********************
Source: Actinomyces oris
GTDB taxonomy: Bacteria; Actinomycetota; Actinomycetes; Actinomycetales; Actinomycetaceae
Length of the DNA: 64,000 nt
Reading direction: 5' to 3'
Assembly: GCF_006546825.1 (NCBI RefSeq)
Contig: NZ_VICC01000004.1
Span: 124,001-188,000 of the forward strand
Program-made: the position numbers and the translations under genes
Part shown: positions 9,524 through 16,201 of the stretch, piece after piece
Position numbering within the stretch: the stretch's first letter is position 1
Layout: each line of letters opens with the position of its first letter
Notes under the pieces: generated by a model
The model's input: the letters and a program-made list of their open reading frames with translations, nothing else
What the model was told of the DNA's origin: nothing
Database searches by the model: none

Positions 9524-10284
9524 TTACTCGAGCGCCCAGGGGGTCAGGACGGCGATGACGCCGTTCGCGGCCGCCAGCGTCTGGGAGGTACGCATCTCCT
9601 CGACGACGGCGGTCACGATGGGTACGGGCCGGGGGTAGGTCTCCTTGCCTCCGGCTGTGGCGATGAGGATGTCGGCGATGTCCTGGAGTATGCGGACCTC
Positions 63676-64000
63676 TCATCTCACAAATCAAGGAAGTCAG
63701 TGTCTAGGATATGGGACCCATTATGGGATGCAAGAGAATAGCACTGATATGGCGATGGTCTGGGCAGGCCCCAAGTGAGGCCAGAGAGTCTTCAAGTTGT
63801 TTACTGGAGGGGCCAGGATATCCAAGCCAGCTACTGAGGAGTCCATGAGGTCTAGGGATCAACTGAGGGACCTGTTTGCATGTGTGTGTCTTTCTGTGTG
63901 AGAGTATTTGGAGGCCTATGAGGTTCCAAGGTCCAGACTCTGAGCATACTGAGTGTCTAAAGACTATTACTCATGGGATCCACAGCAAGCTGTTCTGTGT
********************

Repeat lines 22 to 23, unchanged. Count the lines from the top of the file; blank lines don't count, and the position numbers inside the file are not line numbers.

63801 TTACTGGAGGGGCCAGGATATCCAAGCCAGCTACTGAGGAGTCCATGAGGTCTAGGGATCAACTGAGGGACCTGTTTGCATGTGTGTGTCTTTCTGTGTG
63901 AGAGTATTTGGAGGCCTATGAGGTTCCAAGGTCCAGACTCTGAGCATACTGAGTGTCTAAAGACTATTACTCATGGGATCCACAGCAAGCTGTTCTGTGT